Do You Provide Exercise Facilities for Your Residents?
Recently, members of the AAMC Group on Resident Affairs (GRA) addressed this question via their listserve. The following edited responses, with identifying information removed, are reprinted with the permission of the GRA.
As university employees, they have access to the University recreation center.
We provide a room with a treadmill and weight machine....rarely used.
We provide an annual subsidy (minimal) toward health club membership at a club of their choice. The hospital does not have its own exercise facility.
We provide a small gym on site, which is open 24 hours a day and available only to residents and medical students. It houses several free weight systems, and several pieces of fitness equipment such as treadmills, stationary bikes, and stairmasters. In addition, we subsidize part of their membership fees ($207 annually) to the University's intramural program, which gives them access to all fitness facilities, pools, and gymnasiums throughout the University. Both options are very popular and widely utilized.
We provide a typical small exercise facility, with weights, treadmills, etc, on the major teaching hospital's campus. Through our affiliation with the university, our residents also have access to the University's wellness center. It is about 3 miles from our campus, but it is a huge, modern, state-of-the-art facility that offers any kind of equipment and program you can imagine.
We have a branch of the regional YMCA on site. All employees (residents are employees) who have a YMCA membership can use the facility. All other employees can purchase a membership good only at this YMCA site at a discounted fee. The facility includes the usual array of treadmills, stairmasters, elliptical trainers, weight machines, and free weights, as well as locker rooms with showers. It is open from 5:30 am to 7 pm M-F and 7am to 4 pm Saturday, closed Sunday. It is very underutilized.
On the GME wing at the hospital we have a room with a treadmill and a room with games (foosball, air hockey). In addition, each resident and fellow is provided an ID card that allows them to use the outstanding gym, fitness center, and playing fields at the university. This complimentary benefit for house staff is paid for by the hospital—a major coup during negotiations some years ago. Institutional support by the institutions for this benefit is greatly appreciated.
Both of our affiliate hospitals provide for resident use an on-site exercise room (the size of one- or two-patient rooms) with a treadmill, bike, and weights. Residents also get a considerably discounted membership to a local mega-gym.
Our resident council has suggested that we do so, and the medical staff of two hospitals have contributed funds and equipment for an exercise lounge, reserved for resident use only, in each of the hospitals. They are popular for residents taking in-house call and also sometimes while waiting for rounds or after work. There are showers nearby. They both have treadmills, an elliptical machine, and free weights, and one has a weight machine and exercise balls.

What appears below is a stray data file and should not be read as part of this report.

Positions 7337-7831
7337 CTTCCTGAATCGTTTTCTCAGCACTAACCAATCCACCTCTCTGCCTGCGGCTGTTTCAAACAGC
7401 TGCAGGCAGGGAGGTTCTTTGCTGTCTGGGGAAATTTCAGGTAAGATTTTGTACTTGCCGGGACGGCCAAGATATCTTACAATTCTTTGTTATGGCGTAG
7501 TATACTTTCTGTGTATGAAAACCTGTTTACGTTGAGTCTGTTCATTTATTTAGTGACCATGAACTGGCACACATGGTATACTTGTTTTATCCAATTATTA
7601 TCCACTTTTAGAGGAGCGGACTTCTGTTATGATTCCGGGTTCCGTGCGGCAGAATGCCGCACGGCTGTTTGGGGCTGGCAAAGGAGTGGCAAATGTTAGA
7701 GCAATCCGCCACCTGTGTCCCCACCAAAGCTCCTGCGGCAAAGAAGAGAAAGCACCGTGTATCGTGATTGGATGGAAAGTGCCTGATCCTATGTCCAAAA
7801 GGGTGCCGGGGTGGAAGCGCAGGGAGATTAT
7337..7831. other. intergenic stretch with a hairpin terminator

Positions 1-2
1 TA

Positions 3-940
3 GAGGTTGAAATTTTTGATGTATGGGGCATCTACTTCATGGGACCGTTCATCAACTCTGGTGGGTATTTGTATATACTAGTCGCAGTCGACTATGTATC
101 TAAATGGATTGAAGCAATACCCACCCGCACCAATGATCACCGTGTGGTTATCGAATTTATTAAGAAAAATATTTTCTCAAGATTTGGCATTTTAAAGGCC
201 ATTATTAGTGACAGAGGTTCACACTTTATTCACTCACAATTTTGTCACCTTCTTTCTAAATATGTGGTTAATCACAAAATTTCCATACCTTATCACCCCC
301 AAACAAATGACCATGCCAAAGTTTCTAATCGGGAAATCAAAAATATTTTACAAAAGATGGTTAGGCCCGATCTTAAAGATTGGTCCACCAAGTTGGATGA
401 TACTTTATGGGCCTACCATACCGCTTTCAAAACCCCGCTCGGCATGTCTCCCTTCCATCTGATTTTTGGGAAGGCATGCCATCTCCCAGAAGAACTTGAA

We currently do not have on-site or dedicated facilities for our residents, but our institution has negotiated discount rates with a number of local fitness clubs in our area who have agreed to offer employee discounts. Residents are eligible for these same discounts as other employees, with reduced membership fees ranging from 10 percent to 50 percent for initial and/or continuing membership. We do not have any statistics on utilization rates specific to residents.
We have had a very small exercise room for about 6 years; I was given $20,000 to furnish it 7 years ago. The residents have complained about the space (it is small and has an inconvenient layout) and the equipment, which does need updating. We have free weights, a stationary bike, treadmill, and a stairclimber. Someone donated a TV and also a nice radio for the room, but the size made use by more than 3 at a time awkward. The hospital has recently begun construction on a new state-of-the-art gym, which will occupy space vacated by another department. The building is located across the street from the hospital, and will be for students and residents only.
We offer free access to a rehab gym in the hospital from 6 pm to 6 am for residents on call in the hospital. The gym includes several aerobic workout machines and at least one weight machine. There are plans to include a larger facility in upcoming new construction, but the details of possible cost, equipment, and hours have not all been worked out yet.
When the university built its neuroscience hospital some 10 years ago, it included an exercise facility for residents. The facility offered half-court basketball, dumbbells, an elliptical trainer, treadmills, and an exercise bicycle. Since the four hospital buildings are contiguous, it was thought that residents could exercise and not have to go outside while on call. The gym was popular at first, but lately the utilization rate has been nil. Since we are on the same campus as the undergraduate system, there are two large student recreation centers within a short walk, offering an Olympic pool, fencing, martial arts, aerobics, free weights, machines, and aerobic equipment. The cost is $75 per year. Residents use these two facilities fairly regularly when off call.